Explaining SUM Insurance Part 1

Posted: March 29, 2018

Every week, we spend hours in our cars; commuting to and from work; running errands; making trips. Unless you live in major metropolitan area – where public transportation rules, and car ownership is more bane than blessing – your car is a sort of gateway to the world.

Auto insurance is a form of financial security. It acts like as shield, protecting negligent drivers from having to pay out of pocket for civil liabilities. That is liability insurance (also known as “bodily injury” insurance).

Auto insurance can also serve as a sort of safety net – protecting injured drivers where their economic losses, and pain and suffering, exceed the amount of available insurance from the negligent driver. We are talking about uninsured motorist (“UM”) and supplementary uninsured motorist (“SUM”) insurance coverage.

New York has mandated that every driver carry bodily injury insurance limits of at least $25,000.  Bodily injury coverage protects a driver from liability claims made by other motorists or pedestrians arising from that driver’s use or operation of a motor vehicle.  Of course, despite this mandate, our roads remain congested with motorists with no insurance.  Further, while at face value $25,000 might seem like a lot of money, when a motorist endures a serious or catastrophic injury, it simply is not enough.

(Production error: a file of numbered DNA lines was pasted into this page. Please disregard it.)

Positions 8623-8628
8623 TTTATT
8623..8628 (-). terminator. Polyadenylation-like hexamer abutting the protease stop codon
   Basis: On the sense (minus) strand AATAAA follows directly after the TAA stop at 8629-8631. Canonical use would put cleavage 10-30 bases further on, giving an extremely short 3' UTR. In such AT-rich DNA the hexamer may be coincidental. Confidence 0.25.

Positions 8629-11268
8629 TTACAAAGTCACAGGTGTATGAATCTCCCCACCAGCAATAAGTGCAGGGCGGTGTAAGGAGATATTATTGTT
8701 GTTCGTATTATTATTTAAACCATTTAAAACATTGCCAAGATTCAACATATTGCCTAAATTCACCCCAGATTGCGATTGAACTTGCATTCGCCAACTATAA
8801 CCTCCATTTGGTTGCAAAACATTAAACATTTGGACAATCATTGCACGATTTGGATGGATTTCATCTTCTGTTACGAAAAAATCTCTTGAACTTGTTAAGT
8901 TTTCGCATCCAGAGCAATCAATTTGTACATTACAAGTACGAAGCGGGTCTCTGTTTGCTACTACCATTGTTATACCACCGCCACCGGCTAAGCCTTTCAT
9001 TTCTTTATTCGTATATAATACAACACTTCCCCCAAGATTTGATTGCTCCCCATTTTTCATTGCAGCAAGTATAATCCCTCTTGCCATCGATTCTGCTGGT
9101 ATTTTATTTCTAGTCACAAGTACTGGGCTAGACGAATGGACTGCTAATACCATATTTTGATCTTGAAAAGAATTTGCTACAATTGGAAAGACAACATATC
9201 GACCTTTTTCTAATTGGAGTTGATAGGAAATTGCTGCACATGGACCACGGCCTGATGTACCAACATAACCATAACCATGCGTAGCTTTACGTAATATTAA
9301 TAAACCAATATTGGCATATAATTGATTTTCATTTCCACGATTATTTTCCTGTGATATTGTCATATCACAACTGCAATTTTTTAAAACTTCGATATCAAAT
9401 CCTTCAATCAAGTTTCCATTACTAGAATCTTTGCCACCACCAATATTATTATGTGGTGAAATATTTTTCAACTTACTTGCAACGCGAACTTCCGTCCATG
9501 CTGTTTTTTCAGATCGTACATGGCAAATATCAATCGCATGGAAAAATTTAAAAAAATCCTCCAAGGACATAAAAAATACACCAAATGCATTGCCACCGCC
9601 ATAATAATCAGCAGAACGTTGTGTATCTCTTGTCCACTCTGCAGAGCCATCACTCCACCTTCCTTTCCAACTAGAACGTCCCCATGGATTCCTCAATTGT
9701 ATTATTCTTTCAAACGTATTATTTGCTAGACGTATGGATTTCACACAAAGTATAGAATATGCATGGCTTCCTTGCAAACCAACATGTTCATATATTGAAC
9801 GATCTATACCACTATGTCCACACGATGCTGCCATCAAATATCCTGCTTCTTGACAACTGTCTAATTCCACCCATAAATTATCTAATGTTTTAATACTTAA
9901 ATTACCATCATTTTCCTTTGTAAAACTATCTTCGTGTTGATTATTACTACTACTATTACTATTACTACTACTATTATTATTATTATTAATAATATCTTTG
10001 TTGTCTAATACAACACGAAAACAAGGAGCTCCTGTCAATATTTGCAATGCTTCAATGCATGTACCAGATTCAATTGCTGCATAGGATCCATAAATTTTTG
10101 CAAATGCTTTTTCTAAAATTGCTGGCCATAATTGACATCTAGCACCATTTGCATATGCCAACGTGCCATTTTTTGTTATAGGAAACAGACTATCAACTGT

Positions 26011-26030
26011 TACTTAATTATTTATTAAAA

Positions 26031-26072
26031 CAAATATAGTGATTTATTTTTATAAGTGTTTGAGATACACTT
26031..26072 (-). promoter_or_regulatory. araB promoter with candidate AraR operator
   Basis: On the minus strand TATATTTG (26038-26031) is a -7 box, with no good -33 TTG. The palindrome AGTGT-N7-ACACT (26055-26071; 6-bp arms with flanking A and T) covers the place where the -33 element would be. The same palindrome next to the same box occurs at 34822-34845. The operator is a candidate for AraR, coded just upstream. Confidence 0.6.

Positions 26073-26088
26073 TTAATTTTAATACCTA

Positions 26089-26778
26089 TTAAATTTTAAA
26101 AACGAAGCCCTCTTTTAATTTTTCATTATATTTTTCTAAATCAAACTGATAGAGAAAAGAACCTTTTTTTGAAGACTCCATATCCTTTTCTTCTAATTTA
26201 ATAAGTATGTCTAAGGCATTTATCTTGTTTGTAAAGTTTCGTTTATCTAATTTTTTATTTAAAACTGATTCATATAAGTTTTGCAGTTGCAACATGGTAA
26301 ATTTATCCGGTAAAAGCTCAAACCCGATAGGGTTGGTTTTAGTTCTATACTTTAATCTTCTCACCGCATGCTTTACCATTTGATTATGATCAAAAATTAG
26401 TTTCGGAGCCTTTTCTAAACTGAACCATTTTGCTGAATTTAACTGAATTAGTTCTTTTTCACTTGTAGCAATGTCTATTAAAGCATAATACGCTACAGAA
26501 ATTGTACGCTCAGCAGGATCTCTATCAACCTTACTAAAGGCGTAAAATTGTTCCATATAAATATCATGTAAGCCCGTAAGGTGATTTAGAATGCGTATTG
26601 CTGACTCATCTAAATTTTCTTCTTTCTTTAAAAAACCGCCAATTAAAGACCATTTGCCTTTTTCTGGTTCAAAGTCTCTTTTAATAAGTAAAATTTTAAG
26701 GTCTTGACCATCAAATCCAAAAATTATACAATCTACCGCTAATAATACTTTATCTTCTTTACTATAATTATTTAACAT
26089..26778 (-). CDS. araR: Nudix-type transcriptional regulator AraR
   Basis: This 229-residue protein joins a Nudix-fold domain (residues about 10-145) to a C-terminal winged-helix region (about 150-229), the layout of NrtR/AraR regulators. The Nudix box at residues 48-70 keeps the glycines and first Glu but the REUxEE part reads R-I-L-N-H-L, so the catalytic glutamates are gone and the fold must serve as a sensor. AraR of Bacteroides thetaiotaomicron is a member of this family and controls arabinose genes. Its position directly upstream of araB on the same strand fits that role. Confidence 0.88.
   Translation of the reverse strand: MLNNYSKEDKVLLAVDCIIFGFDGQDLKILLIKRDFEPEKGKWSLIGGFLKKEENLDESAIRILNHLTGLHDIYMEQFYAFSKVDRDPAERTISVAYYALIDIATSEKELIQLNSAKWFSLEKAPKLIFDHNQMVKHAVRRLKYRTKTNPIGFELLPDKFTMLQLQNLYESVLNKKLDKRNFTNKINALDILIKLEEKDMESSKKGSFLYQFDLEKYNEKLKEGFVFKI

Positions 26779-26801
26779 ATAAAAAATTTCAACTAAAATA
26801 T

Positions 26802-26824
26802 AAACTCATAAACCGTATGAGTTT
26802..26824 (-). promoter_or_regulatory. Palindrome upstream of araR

As such, if you are hurt by a driver with a small bodily injury policy – known as an “underinsured driver” – you might find that there is not sufficient insurance coverage to compensate you for your pain and suffering.

Worse yet, there is a chance the offending motorist has no auto insurance whatsoever. This “uninsured motorist” will be personally liable for injuries negligently caused on the roadways, but may lack the financial wherewithal to pay for the harm caused.

That’s where SUM/UM insurance comes in. Say you are rear-ended by a vehicle with the state-minimum bodily injury insurance policy of $25,000.  If your pain and suffering is valued at $80,000, but you do not carry SUM insurance, the most you would be able to receive is the underlying $25,000 policy.  Because you did not carry SUM insurance you are less than fully compensated.

If, however, you carried a SUM policy in the amount of $100,000, you would be able to recover the difference between the $25,000 policy and the value of your pain and suffering from your SUM carrier.  In this scenario, the difference would be $55,000 ($80,000-$25,000 = $55,000).  For just a few additional dollars per month in premiums, you can protect yourself, and the family members with whom you reside.

A new law enacted December 18, 2017 has changed the process by which motorists can purchase SUM/UM coverage. Stay tuned as our Blog examines the change.

If you or a loved one has suffered injuries due to being involved in a vehicle accident, contact our car accident lawyers today by calling the William Mattar (844) 444-4444 to schedule a free consultation or fill out a free initial consultation form—it’s easy and only takes a minute.

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